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Sheriff's office, trustees helping restore piece of Ascension Parish history

2 years 4 months 1 week ago Monday, March 14 2022 Mar 14, 2022 March 14, 2022 11:00 AM March 14, 2022 in News
Source: WBRZ

DONALDSONVILLE - Ascension Parish trustees have worked to restore an impactful piece of history for the community. 

Leonard Julien was the inventor of the first mechanical sugar cane planter in the 1960s. He went on to produce about 150 planters. Not only did this prove as an economic booster for the state of Louisiana, but as a change in labor forces decades ago.

What once took eight field workers to complete was done by one piece of machinery. 

But, Leonard Julien's accomplishment's stem from one common principal: you can achieve anything you put your mind to. That mindset held true at the Donaldsonville estate where Leonard and his children all grew up. 

Julien extended his passions beyond one simple motive, encouraging his children to pursue new talents. Because of their father, the Julien family said they felt as though they could accomplish anything and branched off into many different fields of work including arts, sciences, law and much more.

While their father passed away in 1994, much of his values have lived on. And the restoration of one of his original planters will aim toward bringing that same mindset to community members around the area.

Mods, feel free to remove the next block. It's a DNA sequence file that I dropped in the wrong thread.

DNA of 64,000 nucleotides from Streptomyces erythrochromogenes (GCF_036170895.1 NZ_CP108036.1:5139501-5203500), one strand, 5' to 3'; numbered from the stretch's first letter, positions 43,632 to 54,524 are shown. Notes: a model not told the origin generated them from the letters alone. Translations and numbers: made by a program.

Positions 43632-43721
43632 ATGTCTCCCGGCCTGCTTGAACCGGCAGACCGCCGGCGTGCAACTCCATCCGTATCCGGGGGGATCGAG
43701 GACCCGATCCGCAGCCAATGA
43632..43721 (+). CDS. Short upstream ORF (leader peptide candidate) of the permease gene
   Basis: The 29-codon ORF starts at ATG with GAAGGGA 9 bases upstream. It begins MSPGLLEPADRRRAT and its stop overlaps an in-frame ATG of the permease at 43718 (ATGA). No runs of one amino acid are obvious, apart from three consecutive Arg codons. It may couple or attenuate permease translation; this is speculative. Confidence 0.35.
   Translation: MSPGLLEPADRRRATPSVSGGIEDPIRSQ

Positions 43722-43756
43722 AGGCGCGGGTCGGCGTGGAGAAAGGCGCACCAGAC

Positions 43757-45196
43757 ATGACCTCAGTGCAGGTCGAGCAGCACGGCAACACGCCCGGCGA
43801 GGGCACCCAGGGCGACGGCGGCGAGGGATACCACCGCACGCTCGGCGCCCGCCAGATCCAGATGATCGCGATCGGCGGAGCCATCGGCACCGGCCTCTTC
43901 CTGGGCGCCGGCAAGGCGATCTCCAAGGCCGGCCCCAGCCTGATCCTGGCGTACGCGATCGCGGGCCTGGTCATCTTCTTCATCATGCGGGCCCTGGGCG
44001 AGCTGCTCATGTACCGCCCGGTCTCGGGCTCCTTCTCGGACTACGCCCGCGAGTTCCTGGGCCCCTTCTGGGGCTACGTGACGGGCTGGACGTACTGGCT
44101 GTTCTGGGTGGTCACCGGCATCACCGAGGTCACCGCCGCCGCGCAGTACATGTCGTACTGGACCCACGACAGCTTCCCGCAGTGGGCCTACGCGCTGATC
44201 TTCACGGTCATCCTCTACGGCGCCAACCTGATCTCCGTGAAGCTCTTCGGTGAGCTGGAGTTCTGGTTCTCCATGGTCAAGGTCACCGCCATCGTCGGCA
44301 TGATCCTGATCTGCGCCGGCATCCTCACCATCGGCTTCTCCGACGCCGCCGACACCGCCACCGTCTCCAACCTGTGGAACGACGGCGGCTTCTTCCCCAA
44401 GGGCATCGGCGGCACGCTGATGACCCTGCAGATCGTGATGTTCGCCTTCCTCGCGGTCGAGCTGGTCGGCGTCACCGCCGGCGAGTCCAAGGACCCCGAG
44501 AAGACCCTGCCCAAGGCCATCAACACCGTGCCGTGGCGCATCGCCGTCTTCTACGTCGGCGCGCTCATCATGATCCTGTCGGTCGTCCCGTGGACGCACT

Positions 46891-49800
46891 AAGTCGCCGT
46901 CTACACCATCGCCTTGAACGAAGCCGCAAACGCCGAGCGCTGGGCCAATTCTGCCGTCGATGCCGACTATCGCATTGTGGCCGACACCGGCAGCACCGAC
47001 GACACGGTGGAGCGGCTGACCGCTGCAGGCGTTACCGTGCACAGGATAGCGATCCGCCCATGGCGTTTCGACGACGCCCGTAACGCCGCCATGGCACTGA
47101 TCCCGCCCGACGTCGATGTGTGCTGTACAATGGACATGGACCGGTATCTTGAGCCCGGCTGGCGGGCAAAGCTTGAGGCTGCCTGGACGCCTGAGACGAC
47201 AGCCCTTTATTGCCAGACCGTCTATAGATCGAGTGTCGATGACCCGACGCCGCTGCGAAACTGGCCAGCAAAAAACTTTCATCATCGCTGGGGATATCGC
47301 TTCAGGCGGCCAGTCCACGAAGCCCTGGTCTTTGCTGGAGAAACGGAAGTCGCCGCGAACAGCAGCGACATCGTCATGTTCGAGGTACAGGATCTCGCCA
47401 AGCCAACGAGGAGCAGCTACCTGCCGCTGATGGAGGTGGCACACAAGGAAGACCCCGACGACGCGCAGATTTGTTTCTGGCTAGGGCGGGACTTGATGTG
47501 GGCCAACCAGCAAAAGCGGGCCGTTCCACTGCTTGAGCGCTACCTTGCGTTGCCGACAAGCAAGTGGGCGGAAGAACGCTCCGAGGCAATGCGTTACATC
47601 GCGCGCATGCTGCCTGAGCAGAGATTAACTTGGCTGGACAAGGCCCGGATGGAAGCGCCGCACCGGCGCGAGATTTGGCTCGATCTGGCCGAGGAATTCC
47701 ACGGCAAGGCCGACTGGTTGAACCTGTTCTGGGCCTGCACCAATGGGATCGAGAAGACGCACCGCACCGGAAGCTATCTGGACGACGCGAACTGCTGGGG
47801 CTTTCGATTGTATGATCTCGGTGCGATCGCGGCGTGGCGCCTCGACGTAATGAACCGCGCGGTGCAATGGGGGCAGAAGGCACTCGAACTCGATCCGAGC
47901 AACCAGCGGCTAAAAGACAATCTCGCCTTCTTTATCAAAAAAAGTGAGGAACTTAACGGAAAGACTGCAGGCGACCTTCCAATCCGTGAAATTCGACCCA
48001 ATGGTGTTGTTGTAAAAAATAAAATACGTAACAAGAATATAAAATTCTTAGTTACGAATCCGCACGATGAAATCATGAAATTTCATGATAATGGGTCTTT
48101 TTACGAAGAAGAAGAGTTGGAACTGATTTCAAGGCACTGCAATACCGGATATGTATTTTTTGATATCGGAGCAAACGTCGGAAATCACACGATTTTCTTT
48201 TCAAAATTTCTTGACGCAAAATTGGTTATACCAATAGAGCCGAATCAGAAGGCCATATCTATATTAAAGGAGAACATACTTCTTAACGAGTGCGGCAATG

With the family's rich history within southeast Louisiana, the Ascension Parish Sheriff's Office has stepped up to take part in the restoration process. Putting their trustees to work, everyone is getting involved in a project that means so much to the family and the growth here in the community.

This is one of two original planters that was found and restored. The first is on display in Port Allen. While the piece of machinery is currently at the sheriff's office, it will be moved to the River Road African American Museum in Donaldsonville.

Most of the restoration is complete and has preserved almost all of its original parts. Now, they are waiting for permitting approval, to get the planter on the museum's site. It will be showcased in a shed outside of the museum as its first outside exhibit.

Community members could expect to see it on display as early as next month. 

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